I have worked now for 20 years in countries such as Cambodia or Laos, which experienced the same rapid opening to the world that Myanmar faces today. Every time there is a real sense of hope and optimism. However, everyone knows that such rapid opening does not go without challenges.

To me, the real challenge is to ensure that the country and its people get maximum benefit from new opportunities, while mitigating the numerous risks that that go hand in hand with these same opportunities. These can include:

Economic risks – The country and its people are seen as a way for companies (both local and international) to make a quick profit.

Environmental risks – The impact of industry and uncontrolled tourism on natural resources.

Social risks – Risk to communities in their traditions, risk to individuals and certainly to children, risk of ending up with a two-speed society (few rich, many poor) and risk of social unrest.

Unfortunately, these risks can probably not be completely avoided, but their negative impact can be reduced.

We are all at risk of falling for the dream of short-term, quick enrichment, often at the expense of the country’s population and resources. Governments, companies, citizens and civil society actors, we all are tempted. To avoid this, we need a strong long-term vision and a national will to implement it beyond personal and corporate interests.

This is possible only if we all act together around a clear vision created by the people of the country as a whole. In such an ideal situation, the government would lead the creation of a shared long-term vision and create and implement frameworks for its good implementation. Companies would be conscious of their responsibilities to implement shared value and made responsible for their actions. Donors, including government aid agencies, would support the vision with their money and influence. Civil society would collaborate on building the framework and support its implementation and ensure monitoring of the situation in different fields. Communities and people would be able to act on the long-term vision.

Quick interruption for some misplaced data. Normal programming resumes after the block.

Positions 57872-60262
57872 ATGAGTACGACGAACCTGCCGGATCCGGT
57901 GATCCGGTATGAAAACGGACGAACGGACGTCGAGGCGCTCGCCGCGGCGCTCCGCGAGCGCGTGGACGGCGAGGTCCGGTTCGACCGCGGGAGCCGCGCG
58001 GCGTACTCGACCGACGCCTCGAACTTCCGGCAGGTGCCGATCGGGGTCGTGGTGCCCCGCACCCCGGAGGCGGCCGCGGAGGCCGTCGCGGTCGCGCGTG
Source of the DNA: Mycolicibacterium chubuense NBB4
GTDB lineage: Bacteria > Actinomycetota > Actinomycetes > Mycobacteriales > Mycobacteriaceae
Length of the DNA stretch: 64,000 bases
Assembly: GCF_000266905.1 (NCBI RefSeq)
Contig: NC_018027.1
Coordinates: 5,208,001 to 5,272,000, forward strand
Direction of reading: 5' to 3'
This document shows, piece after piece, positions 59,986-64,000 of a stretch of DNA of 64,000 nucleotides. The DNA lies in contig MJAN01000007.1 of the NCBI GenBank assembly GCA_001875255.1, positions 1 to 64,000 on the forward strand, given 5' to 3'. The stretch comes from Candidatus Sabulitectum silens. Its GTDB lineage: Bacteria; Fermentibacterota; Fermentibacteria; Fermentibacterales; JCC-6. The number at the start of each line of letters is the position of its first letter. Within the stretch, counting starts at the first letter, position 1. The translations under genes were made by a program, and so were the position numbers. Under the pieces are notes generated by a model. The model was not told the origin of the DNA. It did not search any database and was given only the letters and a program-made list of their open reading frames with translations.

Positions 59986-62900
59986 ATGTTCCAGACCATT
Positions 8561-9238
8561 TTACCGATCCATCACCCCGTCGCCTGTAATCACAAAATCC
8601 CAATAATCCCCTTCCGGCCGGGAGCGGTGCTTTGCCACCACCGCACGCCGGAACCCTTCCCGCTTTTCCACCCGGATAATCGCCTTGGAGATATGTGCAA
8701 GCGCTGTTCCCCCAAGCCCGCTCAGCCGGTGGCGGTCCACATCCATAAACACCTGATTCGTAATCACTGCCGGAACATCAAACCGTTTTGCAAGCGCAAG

Myanmar is facing a great opportunity with some huge challenges. All actors must work together to ensure that the country and its people are returned to the international community in a position where they can contribute and benefit. If we cannot develop and support a great common vision, it is probable that development will be slow, arduous and that a great hope will be shattered to the great loss of ASEAN and the world.

Author: Sébastien Marot is Executive Director of Friends-International, Cambodia

Image: Construction workers are seen building a road in Nay Pyi Taw REUTERS/Sukree Sukplang